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  4. Gaze

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    1. How much money could convince you to kill a man?
    - None.

    2. Would you trade the lives of 100 rapists and serial murderers for saving the lives of 1'000'000'000 people? If not 100, how many? Would you trade them for curing cancer? (which may save potentially infinite amount of lives in the future)
    - no, i wouldn't trade anyone's life. A life is a life, however poorly or badly lived.

    3. Suppose there's a switch. If you don't touch it, 5 random people die, if you press it, 1 random man dies. Would you press the switch?
    - no. life and death is not in my hands.

    4. Suppose now, you stand behind a fat man. If you push him in front of some train, he'll die, but the train stops. If you do nothing, the train passes by and will kill 5 people. Would you push the fat man in front of the train to save the other 5 men?
    - no, because that's killing someone. I will not justify killing someone.

    5. Imagine the closest member of your family, or just the one you love the most on the world. Would you kill 1'000'000'000 people to save them, or would you let them die?
    - why would you kill so many people to save one? That doesn't even make sense. Each life is valuable.

    At the end of the day, i've heard it said, it's not how long you live, but how well.
     
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  5. Satya

    Satya C'est la vie
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  6. Moxie

    Moxie Absent-Minded Professor

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    I'm voting with Helpful Elf and Restraint. Who are we to judge the value of anyone else's life?
     
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  7. Satya

    Satya C'est la vie
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    People tend to forget the global picture when it comes to life.

    Everyone is eventually going to die, its only a matter of when.

    As such, what is inherently valuable in human life is time.

    This is very evident when you meet people who are terminally ill and suffering. The amount of time they have left makes little difference compared to the quality of time. If they are in pain every minute they are alive, then an additional 10 years of life would hold little value to them, but 10 minutes of painfree time to spend with their loved ones may be infinitely valuable.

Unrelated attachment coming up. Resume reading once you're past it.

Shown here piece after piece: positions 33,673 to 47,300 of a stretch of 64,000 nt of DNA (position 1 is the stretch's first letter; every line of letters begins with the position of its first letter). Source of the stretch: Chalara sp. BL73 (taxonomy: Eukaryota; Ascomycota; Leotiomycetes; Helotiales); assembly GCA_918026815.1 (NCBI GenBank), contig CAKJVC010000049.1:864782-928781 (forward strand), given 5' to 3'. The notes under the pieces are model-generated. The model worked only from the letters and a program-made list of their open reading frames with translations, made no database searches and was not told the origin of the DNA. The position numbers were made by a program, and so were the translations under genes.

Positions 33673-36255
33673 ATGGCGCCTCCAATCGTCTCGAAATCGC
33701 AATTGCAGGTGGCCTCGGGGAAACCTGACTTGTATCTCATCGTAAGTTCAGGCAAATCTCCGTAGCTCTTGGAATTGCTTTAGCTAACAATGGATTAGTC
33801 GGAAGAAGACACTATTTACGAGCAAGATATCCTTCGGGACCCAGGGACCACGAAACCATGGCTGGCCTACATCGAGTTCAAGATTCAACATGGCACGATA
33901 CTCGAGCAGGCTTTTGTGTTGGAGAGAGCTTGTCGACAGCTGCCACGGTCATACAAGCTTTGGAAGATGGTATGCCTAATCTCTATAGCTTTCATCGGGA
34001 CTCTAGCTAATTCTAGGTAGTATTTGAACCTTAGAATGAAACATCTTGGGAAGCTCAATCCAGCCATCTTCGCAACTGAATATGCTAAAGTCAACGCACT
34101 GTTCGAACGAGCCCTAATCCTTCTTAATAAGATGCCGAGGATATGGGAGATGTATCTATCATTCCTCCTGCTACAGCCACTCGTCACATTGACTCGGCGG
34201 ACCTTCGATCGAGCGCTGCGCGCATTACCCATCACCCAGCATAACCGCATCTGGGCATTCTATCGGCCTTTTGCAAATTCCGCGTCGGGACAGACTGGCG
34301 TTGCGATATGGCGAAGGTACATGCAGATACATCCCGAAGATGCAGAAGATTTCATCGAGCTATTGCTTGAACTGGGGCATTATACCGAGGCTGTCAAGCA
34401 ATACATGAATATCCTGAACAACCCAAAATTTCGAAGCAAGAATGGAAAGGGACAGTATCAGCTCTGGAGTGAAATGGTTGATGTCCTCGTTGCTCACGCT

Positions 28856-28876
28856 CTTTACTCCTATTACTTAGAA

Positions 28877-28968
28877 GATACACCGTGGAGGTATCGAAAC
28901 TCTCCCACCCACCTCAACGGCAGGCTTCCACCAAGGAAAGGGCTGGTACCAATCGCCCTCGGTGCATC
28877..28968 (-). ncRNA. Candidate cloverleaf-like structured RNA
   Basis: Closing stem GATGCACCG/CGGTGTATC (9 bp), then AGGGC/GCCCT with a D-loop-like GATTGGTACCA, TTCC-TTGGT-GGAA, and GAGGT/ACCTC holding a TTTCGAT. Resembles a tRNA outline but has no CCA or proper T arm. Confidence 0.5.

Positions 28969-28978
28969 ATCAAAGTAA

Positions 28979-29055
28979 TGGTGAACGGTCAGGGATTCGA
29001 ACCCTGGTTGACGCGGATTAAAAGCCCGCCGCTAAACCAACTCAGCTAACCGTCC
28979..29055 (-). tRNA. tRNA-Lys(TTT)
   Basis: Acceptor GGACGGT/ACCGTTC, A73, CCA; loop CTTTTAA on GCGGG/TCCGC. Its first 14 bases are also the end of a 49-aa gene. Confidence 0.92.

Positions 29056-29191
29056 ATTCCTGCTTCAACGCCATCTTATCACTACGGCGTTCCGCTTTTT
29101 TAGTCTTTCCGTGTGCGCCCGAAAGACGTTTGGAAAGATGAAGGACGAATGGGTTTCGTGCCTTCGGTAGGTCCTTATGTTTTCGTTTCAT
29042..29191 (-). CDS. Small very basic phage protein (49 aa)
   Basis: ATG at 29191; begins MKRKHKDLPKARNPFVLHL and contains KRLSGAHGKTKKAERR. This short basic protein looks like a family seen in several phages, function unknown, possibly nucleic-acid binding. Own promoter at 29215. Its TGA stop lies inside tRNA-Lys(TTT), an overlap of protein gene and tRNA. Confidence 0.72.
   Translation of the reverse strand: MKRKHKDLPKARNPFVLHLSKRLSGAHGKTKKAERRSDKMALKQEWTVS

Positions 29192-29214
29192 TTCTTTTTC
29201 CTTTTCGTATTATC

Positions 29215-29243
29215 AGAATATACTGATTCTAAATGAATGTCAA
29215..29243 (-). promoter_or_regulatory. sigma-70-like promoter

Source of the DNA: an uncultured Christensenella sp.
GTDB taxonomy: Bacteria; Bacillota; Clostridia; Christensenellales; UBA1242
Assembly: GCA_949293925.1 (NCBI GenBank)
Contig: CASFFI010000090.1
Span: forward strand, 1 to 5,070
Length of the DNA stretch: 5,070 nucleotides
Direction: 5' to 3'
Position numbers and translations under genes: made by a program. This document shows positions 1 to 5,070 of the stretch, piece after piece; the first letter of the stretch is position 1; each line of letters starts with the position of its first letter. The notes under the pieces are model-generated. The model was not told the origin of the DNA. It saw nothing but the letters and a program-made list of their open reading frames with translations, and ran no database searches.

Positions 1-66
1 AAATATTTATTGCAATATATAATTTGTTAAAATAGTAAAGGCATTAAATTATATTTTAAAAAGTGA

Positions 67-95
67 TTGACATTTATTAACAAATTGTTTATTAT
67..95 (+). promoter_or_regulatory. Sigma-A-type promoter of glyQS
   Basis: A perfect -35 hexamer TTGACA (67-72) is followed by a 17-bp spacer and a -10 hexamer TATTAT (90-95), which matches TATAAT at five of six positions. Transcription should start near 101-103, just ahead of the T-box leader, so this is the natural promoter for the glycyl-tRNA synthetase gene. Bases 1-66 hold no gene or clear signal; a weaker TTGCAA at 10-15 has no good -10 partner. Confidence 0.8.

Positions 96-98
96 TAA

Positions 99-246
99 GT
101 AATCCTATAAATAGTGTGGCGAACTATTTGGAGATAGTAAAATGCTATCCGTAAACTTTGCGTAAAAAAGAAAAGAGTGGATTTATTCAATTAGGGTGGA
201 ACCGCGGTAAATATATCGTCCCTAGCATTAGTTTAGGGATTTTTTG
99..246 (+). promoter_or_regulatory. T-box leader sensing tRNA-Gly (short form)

While questions like in the OP are certainly interesting, they don't measure the value of human life. They measure the subjective opinion of anyone who should choose to answer on how they value the lives of others. Of course, you aren't going to find many INFJs who would feel entitled to play with the lives of others, but if you really want to ask questions which give some indication of the measure of how an individual values another human being's life, then try using the INFJ's martyr complex...

    If you had the power to give your own lifeforce to someone, thereby shortening your own life, but increasing theirs, how much time would you give a....

    dying child?
    dying elderly person?
    dying person in a vegetative state?
    dying serial killer in a maximum security prison?
     
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  8. Moxie

    Moxie Absent-Minded Professor

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    Good questions Satya. Crap.

    You're bringing up the question of the Quality of human life.

    Oh, man. Will have to think about it more.

    Edit: DRAT YOU SATYA! AND YOUR LITTLE DOG TOO!

    err, I'm just kidding! I don't want anyone to be dratted if that's harmful!

    grrrrr. :)
     
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    #8 Moxie, Nov 27, 2009
    Last edited: Nov 27, 2009
  9. OP
    enfp can be shy

    enfp can be shy people vs the bad people?
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    These questions shouldn't be answered. I apologize.

    I used them as part of my own response in the other thread, nothing more. (I haven't imagined them, they are popular in human studies right now.)

    They seem interesting at first. But later you realize the correct reaction is to reject them completely. In a sane world nobody should have to think about this. Like Sophie's Choice - choose which of your two kids to die - what kind of choice is this? It's not a choice, it's torture; and one of the worst tortures imaginable.

    Someone will say that everybody needs to be prepared for such scenarios. I strongly disagree. You don't have to. There are even more horrible, infinitely horrible scenarios to think about, but better not spend your time doing that. Sorry again.
     
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    #9 enfp can be shy, Nov 27, 2009
    Last edited: Nov 27, 2009
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  10. Gaze

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    Edited: